Proactively surveying people to better understand not only the issues they encounter in the sexual health and wellness space, but also what motivates or prevents them from exploring their interests, has become a company-wide quest. “It’s data-driven, it’s curious, we’re trying to solve problems that exist within sexual health and wellness by creating and using new technology in order to solve these problems,” says DiCarlo. “We’ve had vibrators for 80 years, we’re due for an overhaul.”
Gathering data only solidified DiCarlo’s belief that sexual pleasure is health and wellness. “We send out multiple surveys asking: What are the problems? What do people want to explore, and what is stopping them?” says DiCarlo. “We asked people, ‘Why do you masturbate? Why do you use toys? Why do you explore your body the way that you do?’ The top three answers were: 1) to sleep better, 2) they wanted to reduce stress, and 3) was better mood in pursuit of pleasure. To me all three of those screamed health and wellness.”
Sexual health isn’t a new concept. The World Health Organization (WHO) implemented the term nearly 50 years ago, which today is defined as “a state of physical, emotional, mental and social well-being in relation to sexuality; it is not merely the absence of disease, dysfunction or infirmity. Sexual health requires a positive and respectful approach to sexuality and sexual relationships, as well as the possibility of having pleasurable and safe sexual experiences, free of coercion, discrimination and violence. For sexual health to be attained and maintained, the sexual rights of all persons must be respected, protected and fulfilled.”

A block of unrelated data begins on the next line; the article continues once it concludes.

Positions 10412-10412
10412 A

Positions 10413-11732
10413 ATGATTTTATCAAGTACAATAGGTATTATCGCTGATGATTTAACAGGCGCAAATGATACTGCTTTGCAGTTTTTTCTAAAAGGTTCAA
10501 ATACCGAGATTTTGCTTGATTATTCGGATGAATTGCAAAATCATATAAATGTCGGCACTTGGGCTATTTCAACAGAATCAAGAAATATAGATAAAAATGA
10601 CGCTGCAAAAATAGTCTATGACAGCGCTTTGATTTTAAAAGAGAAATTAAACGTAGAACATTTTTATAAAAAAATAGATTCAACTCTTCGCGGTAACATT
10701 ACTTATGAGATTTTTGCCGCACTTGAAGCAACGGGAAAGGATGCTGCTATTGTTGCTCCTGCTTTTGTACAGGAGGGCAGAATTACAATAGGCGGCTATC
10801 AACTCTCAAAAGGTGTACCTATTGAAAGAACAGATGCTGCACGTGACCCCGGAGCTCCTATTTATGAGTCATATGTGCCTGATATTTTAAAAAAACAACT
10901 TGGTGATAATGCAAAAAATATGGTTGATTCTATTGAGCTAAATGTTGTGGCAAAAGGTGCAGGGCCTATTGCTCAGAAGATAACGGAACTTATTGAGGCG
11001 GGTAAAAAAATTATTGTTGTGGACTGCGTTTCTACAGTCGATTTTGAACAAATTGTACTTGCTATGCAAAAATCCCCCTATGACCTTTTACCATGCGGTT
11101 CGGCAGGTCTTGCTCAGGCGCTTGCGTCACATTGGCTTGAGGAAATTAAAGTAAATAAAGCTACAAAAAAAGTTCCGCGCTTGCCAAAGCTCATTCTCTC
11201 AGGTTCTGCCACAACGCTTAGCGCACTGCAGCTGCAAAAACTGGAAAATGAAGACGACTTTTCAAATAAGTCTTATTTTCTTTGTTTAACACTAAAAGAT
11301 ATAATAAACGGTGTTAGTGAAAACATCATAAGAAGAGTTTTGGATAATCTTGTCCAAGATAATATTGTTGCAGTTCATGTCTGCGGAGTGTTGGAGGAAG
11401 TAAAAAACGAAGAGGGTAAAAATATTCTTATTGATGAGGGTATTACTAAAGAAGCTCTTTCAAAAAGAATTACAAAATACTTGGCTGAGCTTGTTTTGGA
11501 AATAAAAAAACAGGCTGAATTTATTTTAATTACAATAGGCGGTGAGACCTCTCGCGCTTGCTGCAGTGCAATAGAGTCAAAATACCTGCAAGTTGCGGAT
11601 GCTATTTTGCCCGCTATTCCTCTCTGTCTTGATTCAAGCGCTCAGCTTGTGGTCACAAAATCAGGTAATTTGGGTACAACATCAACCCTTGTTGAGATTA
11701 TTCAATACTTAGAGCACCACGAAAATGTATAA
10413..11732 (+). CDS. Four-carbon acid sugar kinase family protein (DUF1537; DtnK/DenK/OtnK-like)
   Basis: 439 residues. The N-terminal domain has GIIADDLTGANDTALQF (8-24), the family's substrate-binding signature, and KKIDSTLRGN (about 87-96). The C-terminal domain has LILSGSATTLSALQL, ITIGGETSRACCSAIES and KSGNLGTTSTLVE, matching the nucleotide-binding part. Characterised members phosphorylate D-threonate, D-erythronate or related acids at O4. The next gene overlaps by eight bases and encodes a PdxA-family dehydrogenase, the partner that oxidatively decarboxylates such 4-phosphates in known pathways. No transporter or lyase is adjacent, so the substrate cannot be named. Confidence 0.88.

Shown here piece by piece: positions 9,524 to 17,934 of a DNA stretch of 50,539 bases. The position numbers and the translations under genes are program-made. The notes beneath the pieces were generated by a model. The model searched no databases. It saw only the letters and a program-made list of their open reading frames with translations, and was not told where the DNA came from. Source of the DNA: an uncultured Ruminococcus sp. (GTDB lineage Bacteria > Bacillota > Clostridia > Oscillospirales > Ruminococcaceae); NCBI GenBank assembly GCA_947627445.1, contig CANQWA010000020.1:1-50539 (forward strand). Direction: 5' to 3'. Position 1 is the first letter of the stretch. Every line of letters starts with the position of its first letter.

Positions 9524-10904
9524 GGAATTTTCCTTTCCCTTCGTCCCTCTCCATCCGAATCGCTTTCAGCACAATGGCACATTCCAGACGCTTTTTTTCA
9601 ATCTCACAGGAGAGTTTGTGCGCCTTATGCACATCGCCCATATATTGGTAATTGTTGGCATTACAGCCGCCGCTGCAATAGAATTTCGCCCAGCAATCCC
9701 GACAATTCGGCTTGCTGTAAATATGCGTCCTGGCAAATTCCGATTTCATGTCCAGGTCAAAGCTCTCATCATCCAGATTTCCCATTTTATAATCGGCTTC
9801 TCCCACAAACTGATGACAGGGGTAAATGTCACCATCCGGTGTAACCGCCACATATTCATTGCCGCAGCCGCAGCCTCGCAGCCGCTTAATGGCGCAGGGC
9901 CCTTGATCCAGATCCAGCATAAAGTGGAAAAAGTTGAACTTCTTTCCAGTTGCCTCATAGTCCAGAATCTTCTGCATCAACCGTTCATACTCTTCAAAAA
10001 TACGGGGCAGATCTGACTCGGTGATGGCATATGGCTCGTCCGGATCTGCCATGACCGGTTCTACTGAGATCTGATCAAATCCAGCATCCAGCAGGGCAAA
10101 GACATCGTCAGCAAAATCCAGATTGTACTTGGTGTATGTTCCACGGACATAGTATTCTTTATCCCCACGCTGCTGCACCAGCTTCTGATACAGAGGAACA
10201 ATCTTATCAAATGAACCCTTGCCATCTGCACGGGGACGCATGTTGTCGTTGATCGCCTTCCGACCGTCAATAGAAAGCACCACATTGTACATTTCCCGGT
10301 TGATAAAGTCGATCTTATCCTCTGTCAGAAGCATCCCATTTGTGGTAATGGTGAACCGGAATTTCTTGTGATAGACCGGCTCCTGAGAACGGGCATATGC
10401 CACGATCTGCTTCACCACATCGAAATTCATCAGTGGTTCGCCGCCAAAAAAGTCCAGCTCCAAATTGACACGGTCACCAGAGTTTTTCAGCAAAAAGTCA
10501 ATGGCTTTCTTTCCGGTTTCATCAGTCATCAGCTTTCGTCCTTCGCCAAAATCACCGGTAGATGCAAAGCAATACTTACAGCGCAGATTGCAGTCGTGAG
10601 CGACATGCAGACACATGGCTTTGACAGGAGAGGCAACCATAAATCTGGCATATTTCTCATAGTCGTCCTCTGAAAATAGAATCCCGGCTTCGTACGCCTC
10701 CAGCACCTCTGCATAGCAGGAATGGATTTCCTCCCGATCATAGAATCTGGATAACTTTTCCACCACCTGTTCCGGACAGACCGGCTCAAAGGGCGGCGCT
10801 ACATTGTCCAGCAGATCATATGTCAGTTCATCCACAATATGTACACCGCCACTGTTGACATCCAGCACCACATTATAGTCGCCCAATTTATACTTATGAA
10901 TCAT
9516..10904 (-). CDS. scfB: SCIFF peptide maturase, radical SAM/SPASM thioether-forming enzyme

So why do businesses refuse to see past the “novelty” of women’s sex products?
“From a [company] perspective, sexual wellness is still considered risky in a lot of cases,” says Liz Klinger, Lioness CEO. Last August, Klinger was invited to Samsung’s Women in Tech event, but it wasn’t until after she’d set up her pre-approved booth and displayed the company’s Lioness smart rabbit vibrator that a Samsung senior director requested the product be removed. “This was an event that was supposed to be about women’s health and all of the other products there were about fertility, which was so frustrating because there are so many different aspects of women’s health that get ignored, like pleasure,” says Klinger. “Pleasure gets ignored and dismissed, especially women-focused pleasure.”